Burma/Myanmar’s radical “969 movement” has been central in the recent brutal pogroms against minority Muslims that have left at least 40 dead and 12,000 displaced. The Buddhist monk-led group, however, cannot be understood outside of the interface between President Thein Sein’s government and the country’s racist society at large.
Nor can it be explained without examining the respective roles of a) the State, which in effect offers the country’s neo-Nazi Buddhists impunity, b) Thein Sein’s inaction, even amid indications of ethnic cleansing against minority Muslims, and c) the Aung San Suu Kyi-led opposition’s moral bankruptcy throughout the crisis. The orgy of violence has raised several important questions about the country’s direction and hopes for reform.
How popular and widespread is the 969 movement and how likely is it to spread throughout the country?
As a new nationalist movement with a clear message of ‘’racial and religious purity’’, a false sense of Buddhist victimhood, and cultural and economic nationalism - not dissimilar to Germany’s Nazism in the 1930s - 969 is gaining popularity for three main reasons.
First, some of the militant Buddhist preachers from nationally well-connected Buddhist teaching colleges (such as 969 leader Wirathu) effectively scapegoat the country’s Muslims for the general economic hardships and cultural decay in society, portraying the ethnic Burmese as victims at the hands of organised Muslim commercial leeches and parasites. Second, 969 preys on the historical and popular anti-Muslim racism among the majority Buddhists. Last but not least, virtually all state institutions at all levels - including the police, intelligence agencies, the army, local civil administration and even fire departments - under Thein Sein’s management have offered this Buddhist neo-Nazi movement both impunity and passive cooperation.
What is the Naypyidaw government doing to crack down on the radical movement?
Thein Sein’s official report to parliament on the anti-Muslim violence against ethnic Rohingyas last year in western Burma/Myanmar’s Rakhine State blamed political parties and Buddhist monks for spreading ‘’ethnic hatred’’. Yet his administration has not taken a single action against anyone who openly incited anti-Muslim hatred or ethnic hatred towards the Rohingyas. Nor has his government detained or even deterred a single Buddhist preacher of hate for acts of spreading anti-Muslim hatred in society and inciting blatant calls for phase-by-phase elimination of Muslims and their influence in society.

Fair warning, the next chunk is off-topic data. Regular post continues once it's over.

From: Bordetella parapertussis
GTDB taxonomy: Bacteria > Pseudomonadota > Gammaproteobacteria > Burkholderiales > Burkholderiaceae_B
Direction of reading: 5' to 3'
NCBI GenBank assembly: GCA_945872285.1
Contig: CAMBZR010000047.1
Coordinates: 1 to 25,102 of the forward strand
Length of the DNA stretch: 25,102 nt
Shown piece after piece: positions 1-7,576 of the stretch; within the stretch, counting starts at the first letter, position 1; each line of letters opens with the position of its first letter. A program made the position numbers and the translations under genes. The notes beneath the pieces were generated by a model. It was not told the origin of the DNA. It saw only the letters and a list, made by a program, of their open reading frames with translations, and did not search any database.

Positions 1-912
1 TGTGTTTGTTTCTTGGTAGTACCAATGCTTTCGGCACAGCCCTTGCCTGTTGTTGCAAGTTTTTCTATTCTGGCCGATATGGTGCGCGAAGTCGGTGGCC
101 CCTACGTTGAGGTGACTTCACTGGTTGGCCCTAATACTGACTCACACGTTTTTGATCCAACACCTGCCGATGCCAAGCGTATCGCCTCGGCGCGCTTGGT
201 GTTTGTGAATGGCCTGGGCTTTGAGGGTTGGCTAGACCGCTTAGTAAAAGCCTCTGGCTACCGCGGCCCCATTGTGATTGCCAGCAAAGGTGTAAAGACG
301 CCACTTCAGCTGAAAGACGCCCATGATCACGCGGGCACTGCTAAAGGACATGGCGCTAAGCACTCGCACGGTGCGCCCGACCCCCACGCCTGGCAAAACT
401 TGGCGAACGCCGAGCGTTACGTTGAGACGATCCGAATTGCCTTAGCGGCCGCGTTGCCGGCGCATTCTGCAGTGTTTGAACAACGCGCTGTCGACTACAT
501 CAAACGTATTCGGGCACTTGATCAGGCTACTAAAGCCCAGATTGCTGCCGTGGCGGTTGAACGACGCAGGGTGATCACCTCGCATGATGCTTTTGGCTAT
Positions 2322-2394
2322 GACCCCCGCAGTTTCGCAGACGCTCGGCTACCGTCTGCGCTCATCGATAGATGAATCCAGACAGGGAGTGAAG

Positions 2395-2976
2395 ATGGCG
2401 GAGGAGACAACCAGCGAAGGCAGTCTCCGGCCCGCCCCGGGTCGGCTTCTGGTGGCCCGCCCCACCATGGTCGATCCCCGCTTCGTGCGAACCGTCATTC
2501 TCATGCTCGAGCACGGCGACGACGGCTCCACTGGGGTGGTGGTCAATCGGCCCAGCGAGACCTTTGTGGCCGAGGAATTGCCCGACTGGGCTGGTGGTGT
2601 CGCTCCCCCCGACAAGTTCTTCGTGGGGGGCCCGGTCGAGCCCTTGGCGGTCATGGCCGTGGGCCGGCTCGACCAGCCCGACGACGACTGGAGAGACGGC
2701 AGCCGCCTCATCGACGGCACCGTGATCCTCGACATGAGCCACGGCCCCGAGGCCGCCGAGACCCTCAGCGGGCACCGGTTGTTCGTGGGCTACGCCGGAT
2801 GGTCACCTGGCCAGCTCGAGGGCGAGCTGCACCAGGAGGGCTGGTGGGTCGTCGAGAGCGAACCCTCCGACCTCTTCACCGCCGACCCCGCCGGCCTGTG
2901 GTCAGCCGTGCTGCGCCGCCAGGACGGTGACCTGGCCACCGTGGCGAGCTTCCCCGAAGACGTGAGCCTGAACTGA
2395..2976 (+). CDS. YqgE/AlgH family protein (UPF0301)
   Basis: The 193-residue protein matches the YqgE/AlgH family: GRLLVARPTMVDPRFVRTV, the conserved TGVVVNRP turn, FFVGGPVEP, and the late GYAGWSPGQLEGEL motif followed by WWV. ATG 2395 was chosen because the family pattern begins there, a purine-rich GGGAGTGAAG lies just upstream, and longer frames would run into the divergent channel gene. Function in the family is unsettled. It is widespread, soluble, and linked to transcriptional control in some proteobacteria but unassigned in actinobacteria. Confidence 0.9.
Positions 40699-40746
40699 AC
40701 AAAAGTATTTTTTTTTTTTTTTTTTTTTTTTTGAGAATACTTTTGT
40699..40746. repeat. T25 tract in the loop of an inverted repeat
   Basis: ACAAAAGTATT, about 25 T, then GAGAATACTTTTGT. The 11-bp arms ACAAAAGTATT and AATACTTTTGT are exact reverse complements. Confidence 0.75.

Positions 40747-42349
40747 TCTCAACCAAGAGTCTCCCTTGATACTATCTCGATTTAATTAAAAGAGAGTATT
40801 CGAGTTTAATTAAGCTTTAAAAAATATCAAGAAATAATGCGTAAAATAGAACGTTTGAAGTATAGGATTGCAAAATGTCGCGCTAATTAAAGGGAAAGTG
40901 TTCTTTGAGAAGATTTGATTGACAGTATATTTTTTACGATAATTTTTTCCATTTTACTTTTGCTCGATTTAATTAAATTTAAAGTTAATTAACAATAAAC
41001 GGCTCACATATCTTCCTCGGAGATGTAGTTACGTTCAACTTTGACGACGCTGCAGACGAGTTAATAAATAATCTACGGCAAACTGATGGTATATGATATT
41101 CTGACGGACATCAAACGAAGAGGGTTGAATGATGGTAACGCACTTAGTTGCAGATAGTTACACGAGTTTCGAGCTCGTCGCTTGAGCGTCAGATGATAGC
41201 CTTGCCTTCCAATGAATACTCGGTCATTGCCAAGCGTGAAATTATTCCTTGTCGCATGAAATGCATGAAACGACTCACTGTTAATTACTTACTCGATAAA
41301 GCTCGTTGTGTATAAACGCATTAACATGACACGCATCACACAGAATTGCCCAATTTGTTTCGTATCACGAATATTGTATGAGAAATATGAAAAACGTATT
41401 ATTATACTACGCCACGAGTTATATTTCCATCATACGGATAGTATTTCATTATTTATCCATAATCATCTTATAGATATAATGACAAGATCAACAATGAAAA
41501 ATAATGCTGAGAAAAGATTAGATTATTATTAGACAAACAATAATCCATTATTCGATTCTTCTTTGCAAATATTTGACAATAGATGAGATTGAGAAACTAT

“Political parties, some monks and some individuals are increasing the ethnic hatred. They even approach and lobby both the domestic and overseas [Arakan] community,” Thein Sein’s report, submitted to parliament last August, said. There is thus an unbridgeable gap between Thein Sein’s messages of coexistence and tolerance, to which the Western mainstream media has given wide coverage, and his government’s inaction, which the same media has failed to report beyond the observation that local police have stood by idly when organised mob violence unfolded before them.
All over Burma/Myanmar one can easily find numerous publications, DVDs, CDs and other anti-Muslim propaganda materials. It is not illegal to spread anti-Muslim misinformation and hateful views in the country’s more open environment. Instead, the government sued the Voice Weekly newspaper for printing a single article about corruption at the ministry of mines.
But it has left untouched various publications that have printed rumours, slander and misinformation about the country’s Muslims. Thein Sein’s government is thus evidently more concerned about being correctly described as highly corrupt than stopping the sustained and open calls in various media to turn the country into a ‘’graveyard of Muslim leeches’’.
Unless Thein Sein’s government systematically cracks down on those who promote and organise Islamophobic violence and hate speech and effectively ends its long-standing policy of impunity for those who commit crimes against Muslims (and other ethnic minorities), it will run the risk of 969 morphing into a full-blown genocidal movement. Despite its pretensions towards democracy, Thein Sein’s military-propped regime has over 50 years of proven experience in suppressing organised opposition movements. For decades, the military was effectively able to censor and stop any news or messages it didn’t want disseminated in society.